Jackie Earle Haley's return to cinema -- The ''Little Children'' actor talks about his new movies
Do you remember him?
Thirty years ago, he was one of the most promising young actors in Hollywood. He’d started doing TV commercials at age 5. By 12, he was being directed by Oscar winner John Schlesinger. And at 15, he became a teen icon — the epitome of adolescent cool — as Kelly Leak in The Bad News Bears.
Do you remember him now?
That pip-squeak rebel on the back of a Harley, behind a pair of Foster Grants, cigarette dangling from his lips? The kid who seduced the unseducible Tatum O’Neal over a game of air hockey? Do you remember the screw-you sneer and home-run trot that made him a Bicentennial-era Brando? When the movie came out in the spring of 1976, he couldn’t walk through a mall without being chased by rabid teenage girls.
Do you remember him at 17 as one of four blue-collar, going-nowhere kids in Breaking Away? The movie, which remains one of the most poignant coming-of-age movies ever made, was nominated for five Oscars, including Best Picture. And his costar Dennis Quaid went on to star in The Right Stuff and marry Meg Ryan. His next date was with puberty. And he suffered that indignity on a 50-foot-tall movie screen. His face, once peppered with boyishly cute freckles, was now fighting a public — and futile — battle with acne. His voice was getting froggy and deep. His height peaked at just under five and a half feet.
He still had the acting chops, no one questioned that. But the movie offers for the once-adorable kid were slowing to a trickle. He landed a part as Tom Cruise’s horny buddy in 1983’s south-of-the-border sex romp Losin’ It. Then he had to settle for roles on MacGyver and Murder, She Wrote. And when the phone stopped ringing, he started to drink. Do you remember that? Do you remember when he turned up in grade-Z schlock like Dollman and Maniac Cop 3? Probably not. That’s when there wasn’t enough work to pay the bills and the drinking was becoming more and more of a problem. Soon he was three months behind on his rent in Los Angeles, waiting by the phone, wondering ”How did it come to this? How did they forget about me?”
He began delivering pizzas. And sometimes he found himself fidgeting uneasily at the door, waiting for a tip, partly hoping that the people on the other side of the threshold wouldn’t recognize him…and partly praying that they would. Either way, he was humiliated. So he began driving a limousine. Surely, he thought, that would be more anonymous work. But soon he found himself chauffeuring celebrities to movie premieres. While he waited in the front seat chain-smoking, they walked the red carpet. So he took a job as a security guard. ”Everybody’s got to work,” he says, looking back at that grim time. ”It’s nothing to apologize for. But the problem was, for a long time I was still recognizable. So everything I did, I had people approaching me, ‘Aren’t you that guy?’ And it’s embarrassing because you’re standing there in your little security-guard outfit with a billy club.”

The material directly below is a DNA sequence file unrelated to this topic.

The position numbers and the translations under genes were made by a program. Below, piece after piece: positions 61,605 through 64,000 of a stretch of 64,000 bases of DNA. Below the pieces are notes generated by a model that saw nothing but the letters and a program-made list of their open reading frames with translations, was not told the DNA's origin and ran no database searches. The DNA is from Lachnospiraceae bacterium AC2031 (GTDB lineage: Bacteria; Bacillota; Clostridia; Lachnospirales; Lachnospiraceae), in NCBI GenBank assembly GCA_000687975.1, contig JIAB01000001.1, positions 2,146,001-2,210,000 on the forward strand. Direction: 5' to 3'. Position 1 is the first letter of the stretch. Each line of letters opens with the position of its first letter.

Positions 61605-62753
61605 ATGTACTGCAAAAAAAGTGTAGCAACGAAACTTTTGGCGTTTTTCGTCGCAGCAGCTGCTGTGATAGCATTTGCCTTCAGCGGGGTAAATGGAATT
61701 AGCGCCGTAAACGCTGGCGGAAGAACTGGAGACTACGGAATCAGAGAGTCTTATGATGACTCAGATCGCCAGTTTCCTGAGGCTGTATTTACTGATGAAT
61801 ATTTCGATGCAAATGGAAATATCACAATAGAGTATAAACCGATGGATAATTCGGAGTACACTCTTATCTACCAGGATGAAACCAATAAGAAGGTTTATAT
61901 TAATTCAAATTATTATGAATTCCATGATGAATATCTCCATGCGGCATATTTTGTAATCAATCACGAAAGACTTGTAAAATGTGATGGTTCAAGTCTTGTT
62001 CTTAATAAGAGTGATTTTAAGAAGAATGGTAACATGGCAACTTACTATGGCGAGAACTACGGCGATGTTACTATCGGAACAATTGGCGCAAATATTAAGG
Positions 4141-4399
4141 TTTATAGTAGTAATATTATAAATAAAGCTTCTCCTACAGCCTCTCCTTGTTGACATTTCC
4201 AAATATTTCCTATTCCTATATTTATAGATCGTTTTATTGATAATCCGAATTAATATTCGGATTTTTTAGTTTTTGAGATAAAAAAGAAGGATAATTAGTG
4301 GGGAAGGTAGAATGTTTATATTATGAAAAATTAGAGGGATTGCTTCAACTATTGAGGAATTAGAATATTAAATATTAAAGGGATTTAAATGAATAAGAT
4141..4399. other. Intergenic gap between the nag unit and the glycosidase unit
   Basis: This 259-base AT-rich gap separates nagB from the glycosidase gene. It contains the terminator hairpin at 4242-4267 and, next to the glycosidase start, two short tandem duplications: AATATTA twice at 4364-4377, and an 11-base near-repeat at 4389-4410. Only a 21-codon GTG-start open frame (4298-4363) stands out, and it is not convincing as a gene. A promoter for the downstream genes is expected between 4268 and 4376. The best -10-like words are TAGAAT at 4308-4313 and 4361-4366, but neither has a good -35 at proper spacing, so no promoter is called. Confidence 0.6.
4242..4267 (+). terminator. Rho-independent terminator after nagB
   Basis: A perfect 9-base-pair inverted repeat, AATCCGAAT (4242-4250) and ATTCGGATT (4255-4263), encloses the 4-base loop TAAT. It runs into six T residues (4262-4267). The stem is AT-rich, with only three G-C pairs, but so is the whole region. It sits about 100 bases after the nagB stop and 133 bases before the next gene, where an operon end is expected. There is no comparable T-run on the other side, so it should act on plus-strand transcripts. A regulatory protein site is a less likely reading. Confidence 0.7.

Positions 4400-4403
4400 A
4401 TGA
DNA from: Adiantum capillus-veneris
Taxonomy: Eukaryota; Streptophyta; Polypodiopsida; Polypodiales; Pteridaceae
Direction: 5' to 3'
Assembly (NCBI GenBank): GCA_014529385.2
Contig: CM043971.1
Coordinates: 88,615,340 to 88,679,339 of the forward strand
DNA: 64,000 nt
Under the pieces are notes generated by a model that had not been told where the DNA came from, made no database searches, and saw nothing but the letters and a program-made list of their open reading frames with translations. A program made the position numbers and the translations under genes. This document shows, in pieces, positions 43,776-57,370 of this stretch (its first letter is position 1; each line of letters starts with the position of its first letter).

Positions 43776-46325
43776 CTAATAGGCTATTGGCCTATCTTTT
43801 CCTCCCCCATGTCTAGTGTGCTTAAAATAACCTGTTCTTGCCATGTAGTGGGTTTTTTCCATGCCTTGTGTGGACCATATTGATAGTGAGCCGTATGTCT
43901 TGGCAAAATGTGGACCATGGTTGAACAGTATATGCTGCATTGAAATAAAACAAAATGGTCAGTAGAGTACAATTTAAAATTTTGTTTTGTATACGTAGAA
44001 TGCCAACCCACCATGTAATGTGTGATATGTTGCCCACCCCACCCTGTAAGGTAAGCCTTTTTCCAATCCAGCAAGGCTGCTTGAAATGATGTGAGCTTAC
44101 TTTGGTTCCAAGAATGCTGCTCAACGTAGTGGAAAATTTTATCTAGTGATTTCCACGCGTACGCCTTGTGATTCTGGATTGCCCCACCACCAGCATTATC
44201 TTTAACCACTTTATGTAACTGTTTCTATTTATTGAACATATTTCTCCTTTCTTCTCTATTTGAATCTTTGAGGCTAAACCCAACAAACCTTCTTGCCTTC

Even now, especially now, you don’t have to tell him about how tricky the transition from teen actor to adult one is. Or how Hollywood can be a heartless business. Or that when your teenage looks vanish, so do your job prospects. It took him a long time to figure that out. To realize that his acting career was over. And when he did, he moved to a new town to prostrate himself at the altar of invisible, entry-level work. He learned how to direct and produce TV commercials. The kind you might see on local cable. No, he wasn’t in front of the camera, where, if anyone had cared enough to ask him, he would have admitted he really wanted to be. But it was close enough. Soon he found himself running his own production company. In San Antonio, of all places. He managed to get back on his feet financially. He even met a wonderful, loving woman who didn’t really even care about who he used to be. He asked her to marry him. And she said yes.
That’s where his story should have ended. And if it had ended there, it would have been a happy one. After all, he never wound up in jail for robbing a 7-Eleven or stooped to pimping out his once-famous name and faded reputation on The Surreal Life. He never became bitter. And in the end, he found peace in the anonymity of his new life. But his story didn’t end there. Because just when he thought no one remembered who he was and who he had once been, Hollywood came calling for Jackie Earle Haley again.
If you were sitting down next to him, would you remember him then?
He is 45 years old now. And if you squint hard enough, you can still make out a twinkle of that Kelly Leak mischief in his eyes. His head is shaved Mr. Clean-bald now. His goatee is flecked with gray. His fingernails are chewed down to the quick. He’s small and wiry and he wears a black baseball cap and a pair of blue-tinted glasses that teeter on the end of his nose.
He’s here today, telling you his story, because two years ago someone finally did remember him. Two years ago, Sean Penn and director Steven Zaillian were casting their film All the King’s Men. They needed an actor for the part of ”Sugar Boy,” a weaselly, hard-case bodyguard to Penn’s corruptible Louisiana governor, Willie Stark.